Wednesday, February 26, 2014

Coral Reefs for our Kids

Thinking back I don't know that I've ever written a post about my PhD. Or maybe ever mentioned my PhD. For those who don't know I'm doing a PhD. I started 18 months ago, so about 18 months into my time here in Kenya. Since I started I have spent more and more time on that research and less on A Rocha responsibilities. At the moment I am doing almost pure research, as my very able and wonderful colleague Peter takes over from me. This means that I spend most of my waking hours on my research question and so now I will inflict it on you. 
I want to understand how coral reefs interact with thermal stress and climate change and its infamous result, mass coral bleaching. Reefs around the world really have collapsed in the face of increasingly thermal stress in our shallow coastal waters, becoming unrecognisable rubble fields, where once stood vibrant, complex ecosystems. Of all the world's habitats coral reefs are possibly the most impacted system currently from climate change and one of the most threatened with future predictions of  ocean warming and acidification. 
What has been most confusing is that seemingly well protected coral reefs such as the Great Barrier Reef or the Chagos Archipelago and even our small marine park here in Watamu, lost the majority of their coral during mass-bleaching events in the past 20 years. Some of these reefs have bounced back, but others haven't and there doesn't seem to be a straight forward answer why this is.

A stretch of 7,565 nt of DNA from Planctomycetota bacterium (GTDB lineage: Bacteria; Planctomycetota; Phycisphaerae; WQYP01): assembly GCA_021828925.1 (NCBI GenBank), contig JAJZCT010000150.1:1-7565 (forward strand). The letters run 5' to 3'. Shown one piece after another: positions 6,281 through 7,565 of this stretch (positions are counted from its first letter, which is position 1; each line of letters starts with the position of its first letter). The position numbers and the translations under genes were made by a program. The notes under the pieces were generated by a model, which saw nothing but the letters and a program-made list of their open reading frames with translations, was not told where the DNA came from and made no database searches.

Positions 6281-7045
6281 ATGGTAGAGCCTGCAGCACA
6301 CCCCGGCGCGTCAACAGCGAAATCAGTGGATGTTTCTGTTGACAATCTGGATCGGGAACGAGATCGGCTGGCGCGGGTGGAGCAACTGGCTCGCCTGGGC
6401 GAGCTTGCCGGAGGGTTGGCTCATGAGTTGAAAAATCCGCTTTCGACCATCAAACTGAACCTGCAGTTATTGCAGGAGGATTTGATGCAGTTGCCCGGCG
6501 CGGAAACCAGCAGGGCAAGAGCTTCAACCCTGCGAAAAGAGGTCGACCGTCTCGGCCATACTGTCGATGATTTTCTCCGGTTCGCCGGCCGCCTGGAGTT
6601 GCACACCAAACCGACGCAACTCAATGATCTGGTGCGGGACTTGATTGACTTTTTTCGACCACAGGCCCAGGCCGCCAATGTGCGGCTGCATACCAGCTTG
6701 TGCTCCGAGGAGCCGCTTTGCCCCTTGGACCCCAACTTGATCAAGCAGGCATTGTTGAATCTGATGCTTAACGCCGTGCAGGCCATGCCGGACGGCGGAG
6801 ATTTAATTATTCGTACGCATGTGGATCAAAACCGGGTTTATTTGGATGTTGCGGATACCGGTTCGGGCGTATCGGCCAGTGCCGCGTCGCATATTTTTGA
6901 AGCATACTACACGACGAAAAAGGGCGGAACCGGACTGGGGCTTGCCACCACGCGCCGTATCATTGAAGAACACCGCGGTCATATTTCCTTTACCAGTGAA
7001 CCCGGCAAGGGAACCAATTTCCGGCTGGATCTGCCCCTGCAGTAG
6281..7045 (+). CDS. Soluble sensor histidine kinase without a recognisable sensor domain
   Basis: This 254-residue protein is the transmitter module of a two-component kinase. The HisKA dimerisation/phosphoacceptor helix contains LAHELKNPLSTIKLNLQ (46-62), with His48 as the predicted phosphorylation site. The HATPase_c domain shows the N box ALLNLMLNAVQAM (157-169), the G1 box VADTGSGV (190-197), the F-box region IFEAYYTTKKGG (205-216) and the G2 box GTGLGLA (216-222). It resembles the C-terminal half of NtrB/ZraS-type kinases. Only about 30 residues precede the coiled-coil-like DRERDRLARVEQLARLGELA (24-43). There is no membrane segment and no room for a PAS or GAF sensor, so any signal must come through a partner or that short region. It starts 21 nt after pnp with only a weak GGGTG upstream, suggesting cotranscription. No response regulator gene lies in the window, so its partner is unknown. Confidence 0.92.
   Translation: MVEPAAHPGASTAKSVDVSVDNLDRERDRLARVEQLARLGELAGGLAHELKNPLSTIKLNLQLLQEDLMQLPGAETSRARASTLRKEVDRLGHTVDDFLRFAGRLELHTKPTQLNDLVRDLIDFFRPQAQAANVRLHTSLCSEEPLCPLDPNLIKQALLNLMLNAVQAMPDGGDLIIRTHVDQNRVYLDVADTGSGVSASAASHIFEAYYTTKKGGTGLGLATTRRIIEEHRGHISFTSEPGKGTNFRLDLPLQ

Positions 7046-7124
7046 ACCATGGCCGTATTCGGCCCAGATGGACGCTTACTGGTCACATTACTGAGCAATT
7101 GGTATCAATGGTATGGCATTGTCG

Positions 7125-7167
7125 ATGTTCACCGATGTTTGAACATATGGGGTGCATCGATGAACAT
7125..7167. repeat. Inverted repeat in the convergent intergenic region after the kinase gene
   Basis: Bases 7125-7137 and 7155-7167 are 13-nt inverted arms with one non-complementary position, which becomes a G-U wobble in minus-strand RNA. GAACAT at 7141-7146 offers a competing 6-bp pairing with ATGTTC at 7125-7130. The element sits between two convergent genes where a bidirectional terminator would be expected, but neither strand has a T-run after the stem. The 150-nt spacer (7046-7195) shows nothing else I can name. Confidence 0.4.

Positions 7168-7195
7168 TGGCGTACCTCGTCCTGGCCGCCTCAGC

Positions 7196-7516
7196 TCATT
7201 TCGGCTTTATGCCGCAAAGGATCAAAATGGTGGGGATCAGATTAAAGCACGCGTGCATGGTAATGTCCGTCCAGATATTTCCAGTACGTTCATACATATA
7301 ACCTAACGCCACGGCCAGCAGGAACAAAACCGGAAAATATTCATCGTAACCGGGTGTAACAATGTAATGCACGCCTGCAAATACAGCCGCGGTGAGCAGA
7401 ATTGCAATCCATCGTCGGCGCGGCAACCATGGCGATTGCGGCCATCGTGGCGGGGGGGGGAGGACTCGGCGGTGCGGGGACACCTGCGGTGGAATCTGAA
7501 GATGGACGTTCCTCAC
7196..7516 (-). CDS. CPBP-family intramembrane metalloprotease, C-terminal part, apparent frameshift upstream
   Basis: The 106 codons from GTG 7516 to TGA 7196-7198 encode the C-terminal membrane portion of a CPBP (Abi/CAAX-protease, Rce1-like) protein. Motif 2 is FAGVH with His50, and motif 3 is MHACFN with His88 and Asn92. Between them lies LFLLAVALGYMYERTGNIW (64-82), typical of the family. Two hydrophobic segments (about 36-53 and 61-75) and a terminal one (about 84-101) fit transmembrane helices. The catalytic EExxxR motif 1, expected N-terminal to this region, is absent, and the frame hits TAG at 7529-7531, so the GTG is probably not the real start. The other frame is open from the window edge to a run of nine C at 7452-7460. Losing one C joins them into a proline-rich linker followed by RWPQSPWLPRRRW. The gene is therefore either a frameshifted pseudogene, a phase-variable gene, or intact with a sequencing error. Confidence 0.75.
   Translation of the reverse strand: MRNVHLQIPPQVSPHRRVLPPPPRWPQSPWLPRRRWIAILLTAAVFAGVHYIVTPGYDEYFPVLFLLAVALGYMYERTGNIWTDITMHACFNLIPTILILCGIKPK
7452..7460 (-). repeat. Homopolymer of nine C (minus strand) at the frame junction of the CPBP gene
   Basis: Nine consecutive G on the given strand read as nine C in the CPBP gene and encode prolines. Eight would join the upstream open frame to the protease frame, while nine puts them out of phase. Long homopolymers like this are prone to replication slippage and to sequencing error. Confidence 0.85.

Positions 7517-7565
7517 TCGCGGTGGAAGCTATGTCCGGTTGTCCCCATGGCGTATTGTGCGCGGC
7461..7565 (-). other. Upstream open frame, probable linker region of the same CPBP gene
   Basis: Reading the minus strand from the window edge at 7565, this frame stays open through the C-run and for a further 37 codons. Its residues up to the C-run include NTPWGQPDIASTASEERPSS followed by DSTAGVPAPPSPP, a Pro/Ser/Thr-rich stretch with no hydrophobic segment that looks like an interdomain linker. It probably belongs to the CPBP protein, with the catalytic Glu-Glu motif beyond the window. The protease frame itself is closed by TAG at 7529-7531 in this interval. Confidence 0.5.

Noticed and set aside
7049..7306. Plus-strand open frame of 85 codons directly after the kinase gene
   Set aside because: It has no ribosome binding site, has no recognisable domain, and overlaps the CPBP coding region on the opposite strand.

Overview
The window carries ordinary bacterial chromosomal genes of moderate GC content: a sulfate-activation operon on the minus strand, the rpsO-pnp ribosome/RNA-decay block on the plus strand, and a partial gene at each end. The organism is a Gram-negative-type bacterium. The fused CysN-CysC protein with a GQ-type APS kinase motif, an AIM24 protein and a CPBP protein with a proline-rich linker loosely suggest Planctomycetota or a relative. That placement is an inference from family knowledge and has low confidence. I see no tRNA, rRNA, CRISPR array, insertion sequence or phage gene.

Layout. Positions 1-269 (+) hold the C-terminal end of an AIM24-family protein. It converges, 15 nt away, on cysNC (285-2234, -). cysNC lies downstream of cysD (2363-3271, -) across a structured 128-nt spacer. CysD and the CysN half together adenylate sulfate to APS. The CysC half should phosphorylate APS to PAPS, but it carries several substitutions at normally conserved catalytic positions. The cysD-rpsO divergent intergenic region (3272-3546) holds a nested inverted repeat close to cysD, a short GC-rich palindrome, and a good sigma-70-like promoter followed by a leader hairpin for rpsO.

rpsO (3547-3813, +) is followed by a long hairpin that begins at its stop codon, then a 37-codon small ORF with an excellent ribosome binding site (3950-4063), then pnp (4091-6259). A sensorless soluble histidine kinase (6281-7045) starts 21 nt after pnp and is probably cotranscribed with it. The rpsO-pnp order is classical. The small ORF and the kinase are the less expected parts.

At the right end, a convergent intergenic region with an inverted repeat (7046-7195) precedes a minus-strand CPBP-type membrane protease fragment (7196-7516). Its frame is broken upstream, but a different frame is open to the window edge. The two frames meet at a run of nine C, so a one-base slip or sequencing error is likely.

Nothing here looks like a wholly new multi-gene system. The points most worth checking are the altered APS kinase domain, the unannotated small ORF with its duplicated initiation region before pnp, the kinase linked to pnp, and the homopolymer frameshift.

I won't bore you with the details, but this is what I am studying. What makes reefs resilient, why do they persist or fail, what ecological processes control this? Most elusively and most interestingly I also hope to push forward our knowledge and the question on many coral reef scientist's lips, which reefs will survive for our kids to see? 
The past two weeks I have been down in Kisite on the south coast, near Tanzania, diving twice a day in various fringing reefs and micro-atolls in that area looking at the variation in reef condition. I am looking for signs of health and recovery from previous bleaching events and comparing this with data from Watamu, Sumatra and in the coming year hopefully Mozambique and the Maldives as well. The protected reefs in Kisite are in a really good condition, with abundant and diverse coral and fish communities. I am really starting to see patterns in reef condition as well, such as the most sensitive butterflyfish, which will disappear quickly with decreasing environmental condition. The Bennett's butteflyfish seems to be the fussiest about living in high coral cover with almost no fishing pressure. If you see this guy on your reef, its probably a happy sign :-). 
Healthy reef at Mako Kokwe 

Bennett's Butterflyfish

Fusilier swimming over a huge table coral

Nothing to do with reef resilience, but check out this crazy oyster we found!

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